Today, a special edition of Stateside: Flint, Five Years Later. The Flint water crisis is seen as one of the worst public health crises in history. Life will never be the same for the 100,000 people who trusted their state and city to provide clean, safe drinking water.
How the water crisis changed life for Flint residents
- Amber Hasan is the mother of six children aged 4 to 18; her youngest was a baby during the height of the water crisis. Now, five years later, Hasan's life is continues to be affected. Hasan joins Stateside to talk about what has happened since.
- “In the evening, when I get off work I've gotta think, like, do I have water at home? Six years ago that wasn't a thought."
- Doris Allen has lived in her same home in Flint since June 1992 and has been a resident of Flint since 1972. She began noticing that the water was a discolored yellow, prompting her to send out water tests and attend informational community meetings about the crisis.
- Her disbelief with the quality of water led her to question, "How can Snyder, or any other public figure, do that to a human being?" Allen joins Stateside to talk about her distrust.
Flint mayor says “tremendous progress” since the water crisis began five years ago
- Karen Weaver is a clinical psychologist who was elected Mayor of Flint in November 2015. Her task is overseeing her city’s recovery from the water crisis.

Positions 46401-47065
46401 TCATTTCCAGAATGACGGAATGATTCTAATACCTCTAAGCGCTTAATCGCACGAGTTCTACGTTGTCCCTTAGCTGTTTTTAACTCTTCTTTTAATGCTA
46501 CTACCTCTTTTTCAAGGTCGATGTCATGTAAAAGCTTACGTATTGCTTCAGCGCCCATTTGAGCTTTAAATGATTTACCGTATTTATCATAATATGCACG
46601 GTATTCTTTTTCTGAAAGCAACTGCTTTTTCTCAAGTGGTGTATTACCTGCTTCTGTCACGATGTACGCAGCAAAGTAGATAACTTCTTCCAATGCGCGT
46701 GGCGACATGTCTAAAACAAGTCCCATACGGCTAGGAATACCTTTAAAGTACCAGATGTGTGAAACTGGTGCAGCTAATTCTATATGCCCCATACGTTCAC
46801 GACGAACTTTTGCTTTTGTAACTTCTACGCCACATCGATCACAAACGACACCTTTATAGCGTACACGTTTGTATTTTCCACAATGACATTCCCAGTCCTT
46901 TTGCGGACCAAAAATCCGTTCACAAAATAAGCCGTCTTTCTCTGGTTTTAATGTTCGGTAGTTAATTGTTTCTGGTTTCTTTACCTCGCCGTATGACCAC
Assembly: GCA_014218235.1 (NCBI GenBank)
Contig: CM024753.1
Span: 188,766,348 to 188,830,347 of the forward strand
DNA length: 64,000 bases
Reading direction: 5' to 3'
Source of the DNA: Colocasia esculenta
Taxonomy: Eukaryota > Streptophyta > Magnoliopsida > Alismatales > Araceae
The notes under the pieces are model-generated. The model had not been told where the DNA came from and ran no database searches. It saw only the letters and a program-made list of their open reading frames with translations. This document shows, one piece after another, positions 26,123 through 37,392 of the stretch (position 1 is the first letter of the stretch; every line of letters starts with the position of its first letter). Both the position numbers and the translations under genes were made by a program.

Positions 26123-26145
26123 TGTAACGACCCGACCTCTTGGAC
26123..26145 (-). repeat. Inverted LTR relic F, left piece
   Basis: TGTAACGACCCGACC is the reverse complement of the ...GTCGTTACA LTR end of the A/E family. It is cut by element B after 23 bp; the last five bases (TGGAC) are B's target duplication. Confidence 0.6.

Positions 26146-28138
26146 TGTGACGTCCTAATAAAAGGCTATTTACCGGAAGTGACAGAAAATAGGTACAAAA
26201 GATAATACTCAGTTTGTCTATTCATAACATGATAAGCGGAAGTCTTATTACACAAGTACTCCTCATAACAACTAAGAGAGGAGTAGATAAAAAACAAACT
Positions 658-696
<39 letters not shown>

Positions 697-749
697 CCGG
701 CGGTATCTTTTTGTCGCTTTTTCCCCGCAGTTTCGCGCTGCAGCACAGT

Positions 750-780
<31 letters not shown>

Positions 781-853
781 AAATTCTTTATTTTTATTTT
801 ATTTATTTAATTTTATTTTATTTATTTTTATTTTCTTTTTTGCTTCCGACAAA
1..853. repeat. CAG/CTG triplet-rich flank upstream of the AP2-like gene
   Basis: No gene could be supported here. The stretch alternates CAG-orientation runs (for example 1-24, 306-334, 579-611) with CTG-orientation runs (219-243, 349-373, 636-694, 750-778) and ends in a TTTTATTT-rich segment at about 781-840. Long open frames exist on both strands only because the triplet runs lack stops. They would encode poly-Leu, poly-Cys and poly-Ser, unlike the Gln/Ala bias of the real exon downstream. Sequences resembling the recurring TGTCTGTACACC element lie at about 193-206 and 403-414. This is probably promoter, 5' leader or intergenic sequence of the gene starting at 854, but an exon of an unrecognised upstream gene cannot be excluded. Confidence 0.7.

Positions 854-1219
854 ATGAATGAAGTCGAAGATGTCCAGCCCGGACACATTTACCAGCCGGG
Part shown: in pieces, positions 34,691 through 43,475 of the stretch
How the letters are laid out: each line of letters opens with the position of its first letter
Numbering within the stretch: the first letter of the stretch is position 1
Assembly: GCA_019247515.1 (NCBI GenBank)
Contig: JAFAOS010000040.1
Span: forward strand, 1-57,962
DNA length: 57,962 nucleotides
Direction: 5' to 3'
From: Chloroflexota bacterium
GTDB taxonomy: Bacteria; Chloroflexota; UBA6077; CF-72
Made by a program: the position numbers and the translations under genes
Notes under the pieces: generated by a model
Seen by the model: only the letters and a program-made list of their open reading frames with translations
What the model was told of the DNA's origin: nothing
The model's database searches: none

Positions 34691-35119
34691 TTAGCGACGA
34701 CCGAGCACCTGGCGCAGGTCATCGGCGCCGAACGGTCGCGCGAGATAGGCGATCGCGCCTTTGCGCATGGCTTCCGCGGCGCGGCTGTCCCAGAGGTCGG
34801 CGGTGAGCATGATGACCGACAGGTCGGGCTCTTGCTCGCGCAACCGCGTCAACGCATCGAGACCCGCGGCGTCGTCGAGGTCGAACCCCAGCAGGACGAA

- "Until we get all of the pipes replaced, we're going to err on the side of putting health and well being above everything," said Mayor Weaver.
Fifteen officials were charged with crimes for their role in Flint. Where do those cases stand now?
- Overall, there were 15 state and local officials hit with a range of criminal charges over their action either before, during, or after the switch to the Flint river. Steve Carmody, Michigan Radio's Flint reporter, joins Stateside to give us an update on the criminal prosecutions of state and local officials.
The Flint water crisis began 5 years ago today. Is the city better off?
Five years ago, Flint's drinking water source was swtiched, setting the stage for the city's water crisis. The city has struggled since. But, Michigan Radio's Steve Carmody joins Stateside to report that Flint is showing signs of recovery.
“We have turned this crisis on its heel,” says doctor who sounded alarm on lead in Flint kids
- Dr. Mona Hanna-Attisha is one of the most visible fighters for children suffering from affected water. Her research into blood lead levels in Flint’s children forced state officials to accept that their cost-cutting decision had indeed poisoned the water, and those who drank it.
- "My interests are making sure that the children of Flint will not only recover but thrive and that's how I spend my day," said Dr. Mona.
- "There's so many things that keep me up at night and I think the most pressing thing is the long term recovery."
What Flint’s water crisis changed for other Michigan communities
- Flipping that switch five years ago today caused one of the worst public health crises in American history. Contaminated water, corroded pipes, lead poisoning, deaths from Legionella, harsh lessons about environmental racism, government negligence, arrogance, the consequences of cost-cutting and ignoring aging infrastructure.
- Michigan Radio's Lindsey Smith joins Stateside to talk about what the rest of the state can learn from the Flint water crisis.